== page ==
White House Secrecy On Wiretaps Described
Wednesday, October 3, 2007
No more than four Justice Department officials had access to details of the Bush administration's warrantless surveillance program when the department deemed portions of it illegal, following a pattern of poor consultation that helped create a "legal mess," a former Justice official told Congress yesterday.
Jack L. Goldsmith, former head of the Justice Department's Office of Legal Counsel, told the Senate Judiciary Committee that the White House so tightly restricted access to the National Security Agency's program that even the attorney general and the NSA's general counsel were partly in the dark.
When the Justice Department began a formal review of the program's legal underpinnings in late 2003, the White House initially resisted allowing then-Deputy Attorney General James B. Comey to be briefed on it, Goldsmith said.
Goldsmith's testimony provided further details about the fierce legal debate and intense secrecy surrounding the NSA surveillance program within the Bush administration in early 2004. The fight culminated in a threat by Goldsmith, Comey and others to resign en masse if the program were allowed to continue without changes.
The handling of the surveillance program has become a major flashpoint between the administration and Senate Democrats, who allege that the government relied on dubious legal advice to run an illegal spying program that targeted innocent U.S. residents.
The full contours of the program have not been officially disclosed. In part, it allowed the NSA to monitor communications between the United States and overseas without court oversight if one of the parties was believed to be linked to al-Qaeda or a related group. That activity is now authorized under legislation passed by Congress earlier this year.
Goldsmith, who led an internal Justice Department review of the surveillance effort completed more than two years after the surveillance began, said he "could not find a legal basis for some aspects of the program."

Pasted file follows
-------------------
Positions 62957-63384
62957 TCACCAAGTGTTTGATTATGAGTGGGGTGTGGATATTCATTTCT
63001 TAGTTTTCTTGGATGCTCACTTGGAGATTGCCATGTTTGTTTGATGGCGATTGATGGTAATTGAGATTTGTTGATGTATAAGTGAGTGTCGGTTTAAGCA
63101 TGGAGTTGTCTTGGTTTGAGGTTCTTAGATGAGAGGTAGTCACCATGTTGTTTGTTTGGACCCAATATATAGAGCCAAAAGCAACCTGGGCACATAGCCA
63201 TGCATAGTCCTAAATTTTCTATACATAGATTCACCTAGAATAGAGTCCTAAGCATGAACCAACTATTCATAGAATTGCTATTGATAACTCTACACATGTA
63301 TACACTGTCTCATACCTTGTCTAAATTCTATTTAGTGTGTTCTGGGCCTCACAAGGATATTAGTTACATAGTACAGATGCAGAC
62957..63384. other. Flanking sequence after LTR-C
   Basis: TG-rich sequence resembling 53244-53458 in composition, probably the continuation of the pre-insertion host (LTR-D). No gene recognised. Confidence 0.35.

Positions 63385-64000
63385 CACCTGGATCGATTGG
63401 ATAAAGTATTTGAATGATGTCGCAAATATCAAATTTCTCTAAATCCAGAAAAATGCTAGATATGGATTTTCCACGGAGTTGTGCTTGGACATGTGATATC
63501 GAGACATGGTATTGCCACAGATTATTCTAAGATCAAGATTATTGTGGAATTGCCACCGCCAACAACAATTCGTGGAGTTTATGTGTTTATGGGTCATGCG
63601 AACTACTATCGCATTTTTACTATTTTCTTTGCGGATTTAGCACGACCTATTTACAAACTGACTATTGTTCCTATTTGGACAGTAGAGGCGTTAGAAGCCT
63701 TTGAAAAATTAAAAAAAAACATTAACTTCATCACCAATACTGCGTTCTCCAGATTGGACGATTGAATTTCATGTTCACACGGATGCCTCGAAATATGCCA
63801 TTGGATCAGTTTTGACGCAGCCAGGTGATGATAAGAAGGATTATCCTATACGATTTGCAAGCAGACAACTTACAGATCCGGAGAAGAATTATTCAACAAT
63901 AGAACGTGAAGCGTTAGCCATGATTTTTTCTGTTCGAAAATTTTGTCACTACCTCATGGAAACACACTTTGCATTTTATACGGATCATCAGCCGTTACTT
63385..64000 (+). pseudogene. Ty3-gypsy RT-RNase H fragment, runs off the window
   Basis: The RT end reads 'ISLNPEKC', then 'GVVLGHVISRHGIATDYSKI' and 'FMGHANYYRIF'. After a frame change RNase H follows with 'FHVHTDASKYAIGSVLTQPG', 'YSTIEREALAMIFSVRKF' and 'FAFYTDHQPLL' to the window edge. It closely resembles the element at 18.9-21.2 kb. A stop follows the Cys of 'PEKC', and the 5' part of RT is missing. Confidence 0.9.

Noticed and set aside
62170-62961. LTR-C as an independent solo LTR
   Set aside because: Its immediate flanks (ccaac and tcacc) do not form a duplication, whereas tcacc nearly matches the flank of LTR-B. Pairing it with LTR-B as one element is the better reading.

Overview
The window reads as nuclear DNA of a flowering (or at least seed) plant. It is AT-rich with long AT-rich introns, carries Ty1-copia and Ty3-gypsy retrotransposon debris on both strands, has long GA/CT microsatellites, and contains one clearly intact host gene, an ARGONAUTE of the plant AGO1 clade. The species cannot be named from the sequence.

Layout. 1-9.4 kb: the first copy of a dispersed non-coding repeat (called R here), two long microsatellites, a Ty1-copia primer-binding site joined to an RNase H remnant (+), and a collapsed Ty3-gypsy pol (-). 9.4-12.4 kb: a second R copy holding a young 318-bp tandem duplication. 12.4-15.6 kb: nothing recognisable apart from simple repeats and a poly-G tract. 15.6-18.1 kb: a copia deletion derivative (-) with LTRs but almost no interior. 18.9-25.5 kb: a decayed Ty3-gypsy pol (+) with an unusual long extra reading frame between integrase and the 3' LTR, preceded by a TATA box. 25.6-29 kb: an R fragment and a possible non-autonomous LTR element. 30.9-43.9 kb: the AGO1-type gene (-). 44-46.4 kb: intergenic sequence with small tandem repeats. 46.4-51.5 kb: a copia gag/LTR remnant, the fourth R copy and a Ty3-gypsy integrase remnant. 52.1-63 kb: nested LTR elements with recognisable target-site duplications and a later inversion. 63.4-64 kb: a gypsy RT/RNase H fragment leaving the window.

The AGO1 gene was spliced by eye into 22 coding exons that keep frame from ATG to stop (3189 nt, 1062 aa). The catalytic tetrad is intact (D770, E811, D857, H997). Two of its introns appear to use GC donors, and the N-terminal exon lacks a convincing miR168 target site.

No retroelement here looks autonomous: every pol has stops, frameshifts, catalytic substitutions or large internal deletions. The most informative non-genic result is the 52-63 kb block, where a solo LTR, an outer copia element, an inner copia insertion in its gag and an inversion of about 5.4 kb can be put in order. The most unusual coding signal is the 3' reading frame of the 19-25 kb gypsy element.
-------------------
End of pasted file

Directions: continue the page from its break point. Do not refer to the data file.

"It was the biggest legal mess I had ever encountered," Goldsmith said.
His legal opinion declaring the program illegal in early 2004 was supported by Comey and then-Attorney General John D. Ashcroft but drew strong resistance at the White House, which wanted to continue the program without change. Then-White House counsel Alberto R. Gonzales and then-White House chief of staff Andrew H. Card Jr. tried to bypass Comey and gain Ashcroft's approval while Ashcroft was in a hospital intensive care unit, recovering from gallbladder surgery.
Goldsmith, who rushed to Ashcroft's hospital room along with Comey the night of the Gonzales-Card visit, said it "seemed inappropriate and baffling." Goldsmith said Ashcroft told the two White House officials that "he didn't appreciate being visited in the hospital under these circumstances" and that Comey was acting in his stead.
"The attorney general looked terrible," Goldsmith said, recalling his assessment as he entered the hospital room that night. "He looked very weak, very tired and ashen."
Goldsmith testified that he believed Gonzales and Card had been sent by President Bush, but he was not certain.
Goldsmith's testimony follows the release of his book, "The Terror Presidency," which provides an unusual glimpse of the administration's internal debates about the detention and interrogation of terrorism suspects. Now a professor at Harvard Law School, Goldsmith served as the head of the OLC from 2003 to 2004 and concluded that crucial Justice Department legal opinions on the NSA program, torture and other issues -- mostly written by an OLC attorney named John Yoo, who now teaches law at the University of California at Berkeley -- were fundamentally flawed.
Goldsmith also appeared to challenge previous testimony from Gonzales, who repeatedly told lawmakers that there had been no serious disagreement within the administration over the Terrorist Surveillance Program, the public name for the NSA's warrantless surveillance efforts. Gonzales left office last month.
"There were enormous disagreements" about the program, Goldsmith said. But he added that Gonzales's explanations could be seen as technically accurate given the varying terminology used for the program.